Advanced

Climate Policy and Industry-Effects and Potential Responses in the Swedish Context

Johansson, Bengt LU (2006) In Energy Policy 34(15). p.2344-2360
Abstract
Efficient policy instruments for reducing the emission of greenhouse gases are essential for the realization of a successful climate policy. General economic policy instruments have the potential for providing efficient emission reduction as they equalise marginal costs for emission reduction between different actors. They also provide incentives for a great variety of responses such as energy efficiency improvements, fuel substitution and reduced consumption of carbon intensive products. However, as a result of the fact that it has so far been impossible to implement policy instruments on a global scale, these instruments are often adapted in such a way that some of their potential advantages are eliminated.

In this paper the... (More)
Efficient policy instruments for reducing the emission of greenhouse gases are essential for the realization of a successful climate policy. General economic policy instruments have the potential for providing efficient emission reduction as they equalise marginal costs for emission reduction between different actors. They also provide incentives for a great variety of responses such as energy efficiency improvements, fuel substitution and reduced consumption of carbon intensive products. However, as a result of the fact that it has so far been impossible to implement policy instruments on a global scale, these instruments are often adapted in such a way that some of their potential advantages are eliminated.

In this paper the possibility of different policy instruments to contribute to reductions in industrial CO2 emissions, while preserving the competitiveness of industry, is evaluated theoretically. The consequences of increasing the cost of CO2 emission in various industrial sectors are also discussed. Attention is directed towards carbon taxes, emission trading, and regulation. CO2 taxes without tax reductions and emission trading with allocation through auctioning have theoretical advantages in a global climate regime but may lead to significant disadvantages if implemented in a single or a small groups of countries. Emission trading with free intensity-based allocation would in this case have a major advantage in combining incentives for emission reductions through efficiency improvements and fuel substitution, with little impact on production levels. (Less)
Please use this url to cite or link to this publication:
author
organization
publishing date
type
Contribution to journal
publication status
published
subject
keywords
carbon taxes, industry, emission trading
in
Energy Policy
volume
34
issue
15
pages
2344 - 2360
publisher
Elsevier
ISSN
1873-6777
language
English
LU publication?
yes
id
0ee89056-863a-4c85-bab2-aeafd3766aff (old id 604735)
date added to LUP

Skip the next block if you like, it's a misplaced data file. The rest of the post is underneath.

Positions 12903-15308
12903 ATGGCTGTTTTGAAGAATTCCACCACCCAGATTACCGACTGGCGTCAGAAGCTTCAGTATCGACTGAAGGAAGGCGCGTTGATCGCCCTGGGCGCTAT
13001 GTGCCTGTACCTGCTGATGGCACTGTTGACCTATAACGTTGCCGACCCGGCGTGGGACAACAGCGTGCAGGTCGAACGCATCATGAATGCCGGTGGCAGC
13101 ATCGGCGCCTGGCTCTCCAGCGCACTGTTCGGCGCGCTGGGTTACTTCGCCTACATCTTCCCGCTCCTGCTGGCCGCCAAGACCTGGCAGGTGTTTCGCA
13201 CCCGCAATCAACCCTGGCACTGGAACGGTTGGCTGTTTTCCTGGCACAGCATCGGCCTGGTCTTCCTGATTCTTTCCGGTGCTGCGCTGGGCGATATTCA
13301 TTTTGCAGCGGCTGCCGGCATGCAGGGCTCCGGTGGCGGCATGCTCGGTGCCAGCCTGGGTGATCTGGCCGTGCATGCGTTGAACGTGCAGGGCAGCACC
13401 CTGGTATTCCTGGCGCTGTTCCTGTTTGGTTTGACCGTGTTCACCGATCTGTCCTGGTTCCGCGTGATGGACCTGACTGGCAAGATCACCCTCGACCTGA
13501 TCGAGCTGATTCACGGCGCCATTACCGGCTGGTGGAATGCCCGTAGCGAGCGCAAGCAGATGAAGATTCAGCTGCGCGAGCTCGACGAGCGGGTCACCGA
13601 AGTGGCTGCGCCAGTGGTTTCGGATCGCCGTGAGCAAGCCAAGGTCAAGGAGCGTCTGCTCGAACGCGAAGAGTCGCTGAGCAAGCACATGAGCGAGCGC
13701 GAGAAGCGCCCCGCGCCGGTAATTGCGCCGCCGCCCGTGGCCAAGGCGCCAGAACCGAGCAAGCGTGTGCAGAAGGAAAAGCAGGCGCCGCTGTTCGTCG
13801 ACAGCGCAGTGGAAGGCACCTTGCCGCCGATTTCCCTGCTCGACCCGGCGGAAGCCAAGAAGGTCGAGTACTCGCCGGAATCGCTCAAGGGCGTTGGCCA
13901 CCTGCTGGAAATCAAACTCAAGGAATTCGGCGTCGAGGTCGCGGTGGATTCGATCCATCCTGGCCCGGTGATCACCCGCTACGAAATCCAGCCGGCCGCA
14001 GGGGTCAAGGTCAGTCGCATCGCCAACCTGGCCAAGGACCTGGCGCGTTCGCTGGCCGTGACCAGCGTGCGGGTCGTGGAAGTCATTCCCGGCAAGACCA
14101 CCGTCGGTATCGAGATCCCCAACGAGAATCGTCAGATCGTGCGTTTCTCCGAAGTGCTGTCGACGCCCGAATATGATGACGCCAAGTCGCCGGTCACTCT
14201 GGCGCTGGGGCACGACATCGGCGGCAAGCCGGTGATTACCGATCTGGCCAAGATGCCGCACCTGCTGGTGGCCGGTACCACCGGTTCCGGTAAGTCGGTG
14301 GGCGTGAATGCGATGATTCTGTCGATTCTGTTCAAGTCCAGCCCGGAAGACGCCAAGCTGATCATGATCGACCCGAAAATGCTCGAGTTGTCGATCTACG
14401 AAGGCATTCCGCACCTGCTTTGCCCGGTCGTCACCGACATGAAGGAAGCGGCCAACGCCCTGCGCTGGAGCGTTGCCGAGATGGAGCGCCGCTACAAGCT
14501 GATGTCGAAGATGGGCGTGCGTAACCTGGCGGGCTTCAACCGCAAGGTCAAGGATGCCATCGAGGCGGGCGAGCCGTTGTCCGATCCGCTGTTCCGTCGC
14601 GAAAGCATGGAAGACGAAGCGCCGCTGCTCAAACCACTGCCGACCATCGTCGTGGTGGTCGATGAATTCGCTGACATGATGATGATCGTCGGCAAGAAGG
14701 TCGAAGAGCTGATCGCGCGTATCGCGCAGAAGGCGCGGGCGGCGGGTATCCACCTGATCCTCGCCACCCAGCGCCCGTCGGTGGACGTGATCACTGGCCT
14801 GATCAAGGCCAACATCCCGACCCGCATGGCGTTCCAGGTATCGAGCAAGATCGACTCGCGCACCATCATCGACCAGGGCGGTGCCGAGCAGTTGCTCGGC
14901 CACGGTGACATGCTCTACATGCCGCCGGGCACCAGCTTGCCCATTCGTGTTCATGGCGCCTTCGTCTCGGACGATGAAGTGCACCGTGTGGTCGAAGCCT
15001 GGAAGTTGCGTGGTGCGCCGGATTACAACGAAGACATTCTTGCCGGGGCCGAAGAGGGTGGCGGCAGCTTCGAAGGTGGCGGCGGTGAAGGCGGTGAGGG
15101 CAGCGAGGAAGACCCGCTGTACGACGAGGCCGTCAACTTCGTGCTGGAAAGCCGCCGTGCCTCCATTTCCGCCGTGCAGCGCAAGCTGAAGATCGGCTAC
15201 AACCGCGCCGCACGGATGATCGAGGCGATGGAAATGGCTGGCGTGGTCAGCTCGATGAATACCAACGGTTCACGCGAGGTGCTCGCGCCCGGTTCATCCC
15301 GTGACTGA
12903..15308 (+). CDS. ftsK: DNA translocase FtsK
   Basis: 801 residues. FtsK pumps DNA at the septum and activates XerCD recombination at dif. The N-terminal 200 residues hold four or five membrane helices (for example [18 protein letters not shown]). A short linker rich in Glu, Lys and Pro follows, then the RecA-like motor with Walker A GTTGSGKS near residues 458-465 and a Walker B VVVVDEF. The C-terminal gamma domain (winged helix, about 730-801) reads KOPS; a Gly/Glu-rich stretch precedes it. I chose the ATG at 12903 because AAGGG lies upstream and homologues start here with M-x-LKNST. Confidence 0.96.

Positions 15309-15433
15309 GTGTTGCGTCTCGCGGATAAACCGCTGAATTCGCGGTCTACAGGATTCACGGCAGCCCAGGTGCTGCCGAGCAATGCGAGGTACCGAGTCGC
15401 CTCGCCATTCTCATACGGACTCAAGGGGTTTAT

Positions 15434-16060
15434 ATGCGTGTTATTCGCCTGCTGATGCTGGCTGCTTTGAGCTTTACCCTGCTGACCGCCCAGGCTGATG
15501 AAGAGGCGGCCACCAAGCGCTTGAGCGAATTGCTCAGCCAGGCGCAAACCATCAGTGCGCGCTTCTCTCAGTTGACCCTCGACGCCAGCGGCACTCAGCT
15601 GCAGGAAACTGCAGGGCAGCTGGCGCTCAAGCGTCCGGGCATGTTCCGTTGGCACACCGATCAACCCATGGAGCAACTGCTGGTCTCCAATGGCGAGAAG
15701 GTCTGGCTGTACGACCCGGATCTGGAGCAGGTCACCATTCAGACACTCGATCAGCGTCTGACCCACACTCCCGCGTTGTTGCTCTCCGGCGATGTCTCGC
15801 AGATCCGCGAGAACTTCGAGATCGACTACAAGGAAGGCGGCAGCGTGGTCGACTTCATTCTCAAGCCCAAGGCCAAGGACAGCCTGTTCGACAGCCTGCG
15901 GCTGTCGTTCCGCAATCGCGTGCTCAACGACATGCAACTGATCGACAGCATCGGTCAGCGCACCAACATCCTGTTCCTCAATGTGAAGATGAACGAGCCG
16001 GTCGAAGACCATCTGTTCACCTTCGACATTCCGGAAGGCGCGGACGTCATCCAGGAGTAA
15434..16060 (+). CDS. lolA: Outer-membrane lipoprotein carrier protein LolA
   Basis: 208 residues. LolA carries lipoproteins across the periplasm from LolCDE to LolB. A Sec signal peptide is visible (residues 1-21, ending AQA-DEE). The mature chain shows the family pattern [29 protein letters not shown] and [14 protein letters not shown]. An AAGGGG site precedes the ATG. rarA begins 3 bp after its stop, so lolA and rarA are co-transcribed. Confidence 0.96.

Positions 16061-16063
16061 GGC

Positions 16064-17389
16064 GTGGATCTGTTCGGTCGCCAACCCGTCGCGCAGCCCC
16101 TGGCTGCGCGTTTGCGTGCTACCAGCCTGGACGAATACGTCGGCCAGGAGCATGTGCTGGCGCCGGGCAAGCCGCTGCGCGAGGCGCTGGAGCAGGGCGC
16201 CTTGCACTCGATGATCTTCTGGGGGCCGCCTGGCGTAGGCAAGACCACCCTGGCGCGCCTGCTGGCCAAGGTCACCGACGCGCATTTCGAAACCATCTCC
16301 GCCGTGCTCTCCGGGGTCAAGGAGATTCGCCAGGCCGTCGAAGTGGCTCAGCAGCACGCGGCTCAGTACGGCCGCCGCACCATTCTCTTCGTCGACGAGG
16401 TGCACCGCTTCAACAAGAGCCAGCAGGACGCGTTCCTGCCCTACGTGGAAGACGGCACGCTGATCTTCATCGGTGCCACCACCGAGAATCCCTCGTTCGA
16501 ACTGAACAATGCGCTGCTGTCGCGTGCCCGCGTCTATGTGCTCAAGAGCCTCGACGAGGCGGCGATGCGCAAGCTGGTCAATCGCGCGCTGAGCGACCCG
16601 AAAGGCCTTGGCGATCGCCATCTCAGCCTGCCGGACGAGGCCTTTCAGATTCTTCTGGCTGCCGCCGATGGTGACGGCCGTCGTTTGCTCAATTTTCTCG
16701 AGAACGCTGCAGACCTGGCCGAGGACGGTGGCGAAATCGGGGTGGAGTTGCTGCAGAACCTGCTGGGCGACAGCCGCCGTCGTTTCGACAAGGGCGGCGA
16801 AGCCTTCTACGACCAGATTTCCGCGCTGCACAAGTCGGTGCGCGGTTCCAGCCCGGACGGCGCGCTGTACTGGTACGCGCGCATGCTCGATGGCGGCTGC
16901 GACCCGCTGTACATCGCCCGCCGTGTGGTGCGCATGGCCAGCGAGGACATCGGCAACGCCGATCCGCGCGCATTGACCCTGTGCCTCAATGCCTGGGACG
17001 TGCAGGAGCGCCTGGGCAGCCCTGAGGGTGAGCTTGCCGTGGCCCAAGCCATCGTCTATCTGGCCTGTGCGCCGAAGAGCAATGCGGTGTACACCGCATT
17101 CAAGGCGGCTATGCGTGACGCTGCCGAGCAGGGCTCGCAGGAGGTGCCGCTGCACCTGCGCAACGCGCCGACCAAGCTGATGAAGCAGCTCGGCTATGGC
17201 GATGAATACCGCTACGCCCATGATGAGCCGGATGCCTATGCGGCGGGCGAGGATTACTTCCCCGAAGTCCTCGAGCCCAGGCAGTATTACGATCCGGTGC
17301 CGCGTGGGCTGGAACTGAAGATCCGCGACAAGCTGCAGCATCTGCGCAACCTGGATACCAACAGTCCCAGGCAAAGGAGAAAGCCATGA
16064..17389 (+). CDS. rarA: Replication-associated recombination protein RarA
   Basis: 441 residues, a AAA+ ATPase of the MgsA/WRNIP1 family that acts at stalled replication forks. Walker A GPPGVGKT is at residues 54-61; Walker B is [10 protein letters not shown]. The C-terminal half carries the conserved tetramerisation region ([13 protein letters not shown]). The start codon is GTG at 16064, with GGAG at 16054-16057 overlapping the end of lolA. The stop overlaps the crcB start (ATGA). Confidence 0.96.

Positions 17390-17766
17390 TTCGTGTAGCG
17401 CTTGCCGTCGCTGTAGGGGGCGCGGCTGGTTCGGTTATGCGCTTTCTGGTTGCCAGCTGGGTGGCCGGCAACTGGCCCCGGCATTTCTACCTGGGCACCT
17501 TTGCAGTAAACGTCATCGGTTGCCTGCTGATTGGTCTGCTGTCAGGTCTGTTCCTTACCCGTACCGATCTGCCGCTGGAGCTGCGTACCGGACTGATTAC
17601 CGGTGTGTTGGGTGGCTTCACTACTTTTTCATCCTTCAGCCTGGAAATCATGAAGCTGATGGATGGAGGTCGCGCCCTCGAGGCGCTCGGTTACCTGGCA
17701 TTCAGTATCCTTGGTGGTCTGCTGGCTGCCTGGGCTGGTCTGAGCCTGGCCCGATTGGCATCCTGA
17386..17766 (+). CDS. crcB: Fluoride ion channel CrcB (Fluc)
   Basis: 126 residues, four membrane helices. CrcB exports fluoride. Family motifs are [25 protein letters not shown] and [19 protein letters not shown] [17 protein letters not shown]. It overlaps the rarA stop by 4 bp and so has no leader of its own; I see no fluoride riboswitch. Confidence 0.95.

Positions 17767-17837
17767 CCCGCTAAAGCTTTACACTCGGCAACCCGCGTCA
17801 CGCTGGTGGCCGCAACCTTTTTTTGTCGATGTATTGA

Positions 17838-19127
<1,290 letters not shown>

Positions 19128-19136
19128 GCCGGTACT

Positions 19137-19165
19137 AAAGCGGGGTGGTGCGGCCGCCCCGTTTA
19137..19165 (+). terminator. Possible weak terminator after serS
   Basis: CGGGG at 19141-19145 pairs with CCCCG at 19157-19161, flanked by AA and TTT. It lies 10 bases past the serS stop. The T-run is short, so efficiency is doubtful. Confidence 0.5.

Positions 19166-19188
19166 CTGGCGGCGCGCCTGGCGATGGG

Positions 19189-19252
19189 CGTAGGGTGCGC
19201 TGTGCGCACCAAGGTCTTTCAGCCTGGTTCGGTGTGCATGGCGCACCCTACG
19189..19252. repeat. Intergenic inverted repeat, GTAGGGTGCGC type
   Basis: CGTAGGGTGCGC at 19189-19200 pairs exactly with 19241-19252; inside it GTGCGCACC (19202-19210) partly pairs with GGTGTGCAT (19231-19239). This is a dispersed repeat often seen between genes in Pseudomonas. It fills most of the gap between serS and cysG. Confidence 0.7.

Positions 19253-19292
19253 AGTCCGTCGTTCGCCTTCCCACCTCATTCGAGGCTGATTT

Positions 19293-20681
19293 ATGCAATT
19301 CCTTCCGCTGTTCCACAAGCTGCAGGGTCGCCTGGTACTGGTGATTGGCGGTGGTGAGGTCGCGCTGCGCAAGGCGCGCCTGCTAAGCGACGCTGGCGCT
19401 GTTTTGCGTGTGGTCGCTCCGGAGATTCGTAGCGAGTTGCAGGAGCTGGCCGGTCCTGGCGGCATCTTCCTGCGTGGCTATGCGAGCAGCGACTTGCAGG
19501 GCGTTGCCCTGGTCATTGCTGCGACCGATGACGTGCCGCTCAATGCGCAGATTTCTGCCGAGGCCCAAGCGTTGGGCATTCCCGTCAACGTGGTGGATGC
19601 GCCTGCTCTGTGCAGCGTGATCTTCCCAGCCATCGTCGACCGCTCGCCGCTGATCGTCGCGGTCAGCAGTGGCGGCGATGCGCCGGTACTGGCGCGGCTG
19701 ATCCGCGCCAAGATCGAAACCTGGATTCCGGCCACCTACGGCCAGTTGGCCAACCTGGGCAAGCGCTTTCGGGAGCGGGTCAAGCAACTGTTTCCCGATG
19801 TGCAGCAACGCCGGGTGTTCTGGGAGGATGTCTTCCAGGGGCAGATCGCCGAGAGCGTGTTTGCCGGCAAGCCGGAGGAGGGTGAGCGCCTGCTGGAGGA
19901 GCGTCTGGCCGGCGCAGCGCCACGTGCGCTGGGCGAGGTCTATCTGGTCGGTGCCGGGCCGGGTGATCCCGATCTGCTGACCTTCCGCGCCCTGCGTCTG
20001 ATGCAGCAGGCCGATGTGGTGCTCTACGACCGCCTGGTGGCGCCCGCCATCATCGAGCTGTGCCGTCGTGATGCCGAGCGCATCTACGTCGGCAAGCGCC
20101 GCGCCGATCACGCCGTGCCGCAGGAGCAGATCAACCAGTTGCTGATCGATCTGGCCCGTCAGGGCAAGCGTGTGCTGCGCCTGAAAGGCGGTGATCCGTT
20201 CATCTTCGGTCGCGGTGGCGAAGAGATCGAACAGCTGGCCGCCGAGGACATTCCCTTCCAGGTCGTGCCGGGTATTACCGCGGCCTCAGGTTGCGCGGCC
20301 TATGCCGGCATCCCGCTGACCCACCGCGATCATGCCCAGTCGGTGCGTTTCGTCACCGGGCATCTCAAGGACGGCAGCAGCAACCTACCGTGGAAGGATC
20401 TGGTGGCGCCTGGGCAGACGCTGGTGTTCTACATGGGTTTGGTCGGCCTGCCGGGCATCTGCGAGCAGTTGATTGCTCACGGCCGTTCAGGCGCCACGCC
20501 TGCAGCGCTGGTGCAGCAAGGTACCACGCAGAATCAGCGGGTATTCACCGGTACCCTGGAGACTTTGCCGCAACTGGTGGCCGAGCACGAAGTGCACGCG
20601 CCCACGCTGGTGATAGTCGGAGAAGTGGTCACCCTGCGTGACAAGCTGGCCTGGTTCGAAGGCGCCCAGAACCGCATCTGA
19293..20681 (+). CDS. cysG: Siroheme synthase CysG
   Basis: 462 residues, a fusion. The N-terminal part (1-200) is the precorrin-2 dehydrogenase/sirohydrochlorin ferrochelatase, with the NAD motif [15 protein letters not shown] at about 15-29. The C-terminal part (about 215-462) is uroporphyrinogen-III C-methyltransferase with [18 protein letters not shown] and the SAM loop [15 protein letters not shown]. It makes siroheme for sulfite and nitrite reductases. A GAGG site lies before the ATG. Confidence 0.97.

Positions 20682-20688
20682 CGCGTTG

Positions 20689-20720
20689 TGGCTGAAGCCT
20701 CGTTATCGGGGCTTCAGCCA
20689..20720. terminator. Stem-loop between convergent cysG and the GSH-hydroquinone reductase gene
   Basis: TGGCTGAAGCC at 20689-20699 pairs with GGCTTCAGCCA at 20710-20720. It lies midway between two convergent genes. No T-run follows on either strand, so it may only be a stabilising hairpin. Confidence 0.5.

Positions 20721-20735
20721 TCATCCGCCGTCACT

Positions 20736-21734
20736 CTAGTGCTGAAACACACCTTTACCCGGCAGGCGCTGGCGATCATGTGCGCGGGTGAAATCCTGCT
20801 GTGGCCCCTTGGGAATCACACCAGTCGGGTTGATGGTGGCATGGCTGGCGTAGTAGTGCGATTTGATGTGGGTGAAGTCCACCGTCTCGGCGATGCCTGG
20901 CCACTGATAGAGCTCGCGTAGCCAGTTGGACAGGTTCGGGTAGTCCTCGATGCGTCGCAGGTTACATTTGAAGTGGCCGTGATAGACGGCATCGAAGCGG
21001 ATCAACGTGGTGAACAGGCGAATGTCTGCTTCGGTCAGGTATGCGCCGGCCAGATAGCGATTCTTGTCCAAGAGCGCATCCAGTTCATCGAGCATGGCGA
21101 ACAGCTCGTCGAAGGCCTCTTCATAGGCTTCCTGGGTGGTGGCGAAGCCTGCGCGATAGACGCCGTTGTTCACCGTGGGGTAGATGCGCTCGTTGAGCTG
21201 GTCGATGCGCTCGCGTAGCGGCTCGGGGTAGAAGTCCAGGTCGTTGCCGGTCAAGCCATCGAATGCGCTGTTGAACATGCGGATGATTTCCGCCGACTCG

2007-11-23 18:35:06
date last changed
2016-04-16 10:55:12
@article{0ee89056-863a-4c85-bab2-aeafd3766aff,
  abstract     = {Efficient policy instruments for reducing the emission of greenhouse gases are essential for the realization of a successful climate policy. General economic policy instruments have the potential for providing efficient emission reduction as they equalise marginal costs for emission reduction between different actors. They also provide incentives for a great variety of responses such as energy efficiency improvements, fuel substitution and reduced consumption of carbon intensive products. However, as a result of the fact that it has so far been impossible to implement policy instruments on a global scale, these instruments are often adapted in such a way that some of their potential advantages are eliminated.<br/><br>
In this paper the possibility of different policy instruments to contribute to reductions in industrial CO2 emissions, while preserving the competitiveness of industry, is evaluated theoretically. The consequences of increasing the cost of CO2 emission in various industrial sectors are also discussed. Attention is directed towards carbon taxes, emission trading, and regulation. CO2 taxes without tax reductions and emission trading with allocation through auctioning have theoretical advantages in a global climate regime but may lead to significant disadvantages if implemented in a single or a small groups of countries. Emission trading with free intensity-based allocation would in this case have a major advantage in combining incentives for emission reductions through efficiency improvements and fuel substitution, with little impact on production levels.},
  author       = {Johansson, Bengt},
  issn         = {1873-6777},
  keyword      = {carbon taxes,industry,emission trading},
  language     = {eng},
  number       = {15},
  pages        = {2344--2360},
  publisher    = {Elsevier},
  series       = {Energy Policy},
  title        = {Climate Policy and Industry-Effects and Potential Responses in the Swedish Context},
  volume       = {34},
  year         = {2006},
}